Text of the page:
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I was a salaried employee (receiving a 1099) for a company

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I was a salaried employee (receiving a 1099) for a company for a while until we went into business together and opened two ramification to the current business. One was a corporation where I had 49% and he had 50%, we both put the same amount of money to buy a truck. Later he decided to purchase two more trucks for what he says he used his own personal money. We had unreconcible differences for what he decided to terminate me immediately and close the corporation. He says he will sell the one truck and collect all the money that the business owed him and if there is anything left over that is what i will get.
Additionally, we opend another company as a LLC where i was also half owner. This business is still operating.
What are my legal rights and what can I expect out of all this?
Submitted: 2 years ago.
Category: Business Law
Expert:  WiseOwl58 replied 2 years ago.
Thank you for entrusting us with this important business question of yours.

I will attempt to answer each part of it for you.

First, let me point out as an initial matter that if you were receiving a 1099, you were technically not an employee of the company but rather an independent contractor. An employee would receive a W-2 form, but that doesn't really matter for this analysis. Just for the record.

Second, as to the sale of the truck, you say that you put in equal amounts of money to buy what we will call Truck A and he put in his own money to buy Trucks B and C.

So, if this was done properly, the corporation should have debt to each of you for the amount of money that you put in for the trucks.

The board of directors needs to make a decision as to which truck to sell. Once that decision has been properly made by the board, and the sale of one of the trucks authorized, the debt should be repaid to the party that provided the money for the purchase of the truck in the first place.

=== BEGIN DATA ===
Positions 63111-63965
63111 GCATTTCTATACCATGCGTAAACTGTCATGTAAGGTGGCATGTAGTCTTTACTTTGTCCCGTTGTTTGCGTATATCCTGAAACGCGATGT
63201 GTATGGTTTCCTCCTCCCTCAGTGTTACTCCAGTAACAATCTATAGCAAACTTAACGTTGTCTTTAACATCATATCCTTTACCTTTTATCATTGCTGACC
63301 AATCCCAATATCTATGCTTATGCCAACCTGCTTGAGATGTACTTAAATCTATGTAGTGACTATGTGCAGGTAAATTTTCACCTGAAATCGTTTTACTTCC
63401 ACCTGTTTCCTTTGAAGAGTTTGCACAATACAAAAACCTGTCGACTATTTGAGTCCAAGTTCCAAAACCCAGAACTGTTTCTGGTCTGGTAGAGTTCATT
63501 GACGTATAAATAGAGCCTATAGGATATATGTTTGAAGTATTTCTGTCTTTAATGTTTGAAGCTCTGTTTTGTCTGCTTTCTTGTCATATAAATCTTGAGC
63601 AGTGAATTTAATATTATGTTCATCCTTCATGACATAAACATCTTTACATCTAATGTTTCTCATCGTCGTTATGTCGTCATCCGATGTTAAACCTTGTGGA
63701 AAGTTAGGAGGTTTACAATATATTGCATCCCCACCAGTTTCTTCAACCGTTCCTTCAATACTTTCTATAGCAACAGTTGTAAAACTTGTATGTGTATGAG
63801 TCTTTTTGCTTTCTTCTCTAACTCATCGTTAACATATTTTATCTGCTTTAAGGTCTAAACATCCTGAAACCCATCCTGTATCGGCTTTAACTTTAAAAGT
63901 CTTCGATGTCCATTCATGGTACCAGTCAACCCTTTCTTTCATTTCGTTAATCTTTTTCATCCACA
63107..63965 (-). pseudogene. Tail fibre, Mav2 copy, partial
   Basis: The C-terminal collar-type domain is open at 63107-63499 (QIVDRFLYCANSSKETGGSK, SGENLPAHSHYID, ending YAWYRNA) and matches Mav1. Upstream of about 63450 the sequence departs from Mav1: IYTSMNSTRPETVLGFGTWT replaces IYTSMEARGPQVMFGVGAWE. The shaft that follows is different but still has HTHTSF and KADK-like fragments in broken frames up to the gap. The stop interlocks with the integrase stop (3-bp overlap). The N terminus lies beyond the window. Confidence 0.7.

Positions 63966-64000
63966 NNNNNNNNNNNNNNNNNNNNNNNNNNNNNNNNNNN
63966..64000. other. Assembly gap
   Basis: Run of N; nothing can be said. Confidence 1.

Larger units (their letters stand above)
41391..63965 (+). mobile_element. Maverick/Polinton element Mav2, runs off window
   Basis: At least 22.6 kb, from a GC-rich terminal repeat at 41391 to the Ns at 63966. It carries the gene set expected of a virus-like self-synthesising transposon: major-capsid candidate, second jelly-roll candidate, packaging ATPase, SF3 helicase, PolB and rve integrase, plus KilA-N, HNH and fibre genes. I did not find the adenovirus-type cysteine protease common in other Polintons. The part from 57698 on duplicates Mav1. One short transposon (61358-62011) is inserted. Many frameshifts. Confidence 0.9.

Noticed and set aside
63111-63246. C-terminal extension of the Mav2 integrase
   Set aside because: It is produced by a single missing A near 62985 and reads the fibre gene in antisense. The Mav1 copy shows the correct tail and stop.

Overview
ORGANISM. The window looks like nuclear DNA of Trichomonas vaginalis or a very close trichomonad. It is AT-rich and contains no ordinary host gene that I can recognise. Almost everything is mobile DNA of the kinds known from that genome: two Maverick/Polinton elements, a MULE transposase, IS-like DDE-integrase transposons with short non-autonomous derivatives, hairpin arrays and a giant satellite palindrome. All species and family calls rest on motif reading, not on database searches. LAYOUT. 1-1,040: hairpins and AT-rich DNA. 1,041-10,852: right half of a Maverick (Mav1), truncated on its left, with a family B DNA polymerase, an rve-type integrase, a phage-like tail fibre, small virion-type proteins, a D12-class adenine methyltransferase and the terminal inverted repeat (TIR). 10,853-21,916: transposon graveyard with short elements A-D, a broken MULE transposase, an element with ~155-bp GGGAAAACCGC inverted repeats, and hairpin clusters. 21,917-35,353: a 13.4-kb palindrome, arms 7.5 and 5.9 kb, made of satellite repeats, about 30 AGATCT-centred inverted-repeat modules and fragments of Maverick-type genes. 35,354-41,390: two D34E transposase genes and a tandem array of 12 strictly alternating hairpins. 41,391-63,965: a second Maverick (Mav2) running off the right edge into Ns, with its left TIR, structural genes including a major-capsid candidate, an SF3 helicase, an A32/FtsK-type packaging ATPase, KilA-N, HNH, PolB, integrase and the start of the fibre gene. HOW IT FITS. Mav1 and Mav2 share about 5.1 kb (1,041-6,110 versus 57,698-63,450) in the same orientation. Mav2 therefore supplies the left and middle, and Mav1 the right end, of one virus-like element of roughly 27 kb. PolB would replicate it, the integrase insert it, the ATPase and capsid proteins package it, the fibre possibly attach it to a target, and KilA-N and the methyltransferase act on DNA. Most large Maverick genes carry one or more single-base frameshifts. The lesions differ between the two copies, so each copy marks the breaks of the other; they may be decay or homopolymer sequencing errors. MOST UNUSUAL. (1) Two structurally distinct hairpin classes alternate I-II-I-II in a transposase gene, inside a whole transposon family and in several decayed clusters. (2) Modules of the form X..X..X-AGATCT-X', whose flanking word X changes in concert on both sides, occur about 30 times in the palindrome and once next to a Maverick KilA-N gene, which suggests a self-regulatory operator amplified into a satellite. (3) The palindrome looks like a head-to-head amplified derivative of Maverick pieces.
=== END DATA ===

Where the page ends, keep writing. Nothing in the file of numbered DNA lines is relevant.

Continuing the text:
There has to be a fair decision about which truck should be sold. The entire board must make that decision after discussion and analysis of what is in the best interest of the company, not who should get repaid first.

Then, as to the dissolution of the corporation, the rule is that all of the debts of the corporation must be paid off first, and then whatever money is left over should be distributed among the shareholders.

So, in this scenario, the corporation would have to repay each of you for the money that you put in to buy the trucks (or distribute the trucks in kind, i.e., give each of you one or more of the trucks, depending on how much it is worth) and then any remaining assets of the company would be distributed according to the ownership percentages that you indicated.

I trust this is useful for your purposes. Please press the green ACCEPT button. Thanks.
WiseOwl58, Attorney
Category: Business Law
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Experience: Experienced business lawyer.
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Customer: replied 2 years ago.
I received a 1099 but I had a schedule to abide by, hours to work and I was always treated as an employee, even after I became "partner". As for the trucks, he has informed me that he has two trucks for sale and is keeping one, however he claims the truck company owes him personally $60 thousand dollars and he will be using that money to pay that debt. My concern is that this debt was never in writing (#1) or approved by me as a partner, therefore if there is an outstanding loan, I'm not only not aware but did not authorize to assume such debt. I know the company has been performing poorly and that is why I suggested yo sell the trucks over a year ago. That idea s shut down by him, however, idont have anything in writing.

Also, as far as the other company that was opened as a LLC and is still operating, does he have the legal right to just erase my name with the state and be done, without owing me anything?
Expert:  WiseOwl58 replied 2 years ago.
No, he cannot do any of this. He is engaging in what is known as self dealing. That is when a director or officer gains personal advantage from his position. Everything must be done on an arms length basis with full disclosure to the company.

You have full rights to be repaid, just as he does. He cannot prioritize his debt over yours and you should not allow him to do that.

As for the LLC, he is not able to just erase your name from the equity that you have in the company. If he attempts to do that, you just report to the secretary of state that it is not an authorized company action. They will not accept it on that basis, and you may be able to get the attorney general involved.

The two of you may consider going to mediation to settle your differences and come up with a global settlement financially as to all of these issues. If you can get him to agree to that, it may be fair to both of you and avoid litigation, which is where it feels like this may be headed.

Best of luck. Please press the green ACCEPT button.

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